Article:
By the second chapter, we meet the occupiers of the small town. First, Major Hunter, an engineer who should not lead men, “An arithmetician rather than a mathematician” who fought “so he could get back to his fire place.” Next is Captain Bentick, “a family man, a lover of dogs and pink children and Christmas” with a pre-war obsession with English clothes, dogs, tobacco and culture. After him is the ambitious Captain Loft, “who lives and breathed his captaincy..driving ambition forced him up through the grades.” He believed, “that a soldier is the highest development of human life.” Then there are Lieutenant Prackle and Tonder, “snot-noses, under-graduates, lieutenants, trained in the politics of the day, believing in the great new system invented by a genius so great they never bothered to verify the results.” One is a dancer cum artist who loves destroying degenerate art, the other a poet who dreams of "dark women."

Steinbeck closes the description simply, “These were the men of the staff, each one playing war as children play ‘run, sheep, run.’”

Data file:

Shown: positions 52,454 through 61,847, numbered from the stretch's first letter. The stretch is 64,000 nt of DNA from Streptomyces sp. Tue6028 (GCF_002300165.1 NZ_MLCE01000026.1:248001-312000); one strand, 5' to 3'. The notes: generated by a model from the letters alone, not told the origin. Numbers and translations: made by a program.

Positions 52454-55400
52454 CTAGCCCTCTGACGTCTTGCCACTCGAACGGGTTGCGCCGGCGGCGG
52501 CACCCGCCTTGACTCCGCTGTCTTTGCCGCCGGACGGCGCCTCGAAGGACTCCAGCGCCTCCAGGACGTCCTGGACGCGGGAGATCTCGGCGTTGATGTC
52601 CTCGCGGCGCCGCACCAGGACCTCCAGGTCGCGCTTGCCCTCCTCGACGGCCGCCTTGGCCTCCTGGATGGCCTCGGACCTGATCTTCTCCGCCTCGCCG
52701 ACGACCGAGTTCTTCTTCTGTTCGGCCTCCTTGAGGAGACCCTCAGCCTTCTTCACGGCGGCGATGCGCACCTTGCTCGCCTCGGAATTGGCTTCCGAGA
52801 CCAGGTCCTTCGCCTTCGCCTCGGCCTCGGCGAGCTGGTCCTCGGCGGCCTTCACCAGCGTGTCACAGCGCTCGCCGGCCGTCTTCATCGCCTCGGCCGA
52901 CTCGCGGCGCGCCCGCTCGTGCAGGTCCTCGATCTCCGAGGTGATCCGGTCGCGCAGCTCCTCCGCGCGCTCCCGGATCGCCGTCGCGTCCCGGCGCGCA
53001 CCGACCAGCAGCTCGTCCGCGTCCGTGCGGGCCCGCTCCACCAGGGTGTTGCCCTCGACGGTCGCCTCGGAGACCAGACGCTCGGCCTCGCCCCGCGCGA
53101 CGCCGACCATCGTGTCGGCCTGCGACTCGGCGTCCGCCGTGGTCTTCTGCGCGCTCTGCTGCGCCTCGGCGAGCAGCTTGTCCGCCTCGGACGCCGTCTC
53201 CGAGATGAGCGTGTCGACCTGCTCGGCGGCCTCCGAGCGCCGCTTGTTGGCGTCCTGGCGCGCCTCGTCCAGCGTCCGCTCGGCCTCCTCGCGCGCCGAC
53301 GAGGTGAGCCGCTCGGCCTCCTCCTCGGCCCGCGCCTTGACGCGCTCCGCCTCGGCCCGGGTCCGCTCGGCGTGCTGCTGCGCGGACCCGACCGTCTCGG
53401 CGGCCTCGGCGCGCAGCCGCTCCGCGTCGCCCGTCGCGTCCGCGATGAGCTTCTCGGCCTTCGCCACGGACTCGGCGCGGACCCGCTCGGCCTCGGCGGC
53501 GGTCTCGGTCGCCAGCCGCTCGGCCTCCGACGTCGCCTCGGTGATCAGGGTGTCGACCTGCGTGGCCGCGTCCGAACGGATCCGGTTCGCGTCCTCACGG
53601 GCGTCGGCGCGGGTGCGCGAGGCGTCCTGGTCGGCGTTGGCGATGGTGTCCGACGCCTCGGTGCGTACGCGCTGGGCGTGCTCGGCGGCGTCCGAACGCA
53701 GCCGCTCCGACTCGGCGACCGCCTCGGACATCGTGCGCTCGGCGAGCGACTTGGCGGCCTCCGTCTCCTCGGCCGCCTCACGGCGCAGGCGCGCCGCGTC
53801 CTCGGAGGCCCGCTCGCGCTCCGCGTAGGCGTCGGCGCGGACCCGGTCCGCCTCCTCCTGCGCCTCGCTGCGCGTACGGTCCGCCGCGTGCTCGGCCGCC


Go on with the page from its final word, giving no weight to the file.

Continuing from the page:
What’s with all this description? In a novella of 100 very small pages, Steinbeck devotes four to character development...of the enemy! When I first read this chapter, I wrote in my notes, “What is w/ these descrips?” Steinbeck clearly does not know rule one of good agit-prop: never humanize your enemy. These men aren’t enemies; they aren’t strong, powerful and evil.  These aren’t the Nazis of film; they don’t cackle or hiss.
No, they are people; flawed humans like us all, just wearing uniforms. From Major Hunter’s detachment to Lt. Tonder’s strange fantasies, each man is tragically human. As the introduction describes, “There are no heel clicking Huns, no depraved, monocled intellectuals, no thundering seig heils” As the novel progresses, their demoralization and sadness only makes them more human, more pitiable.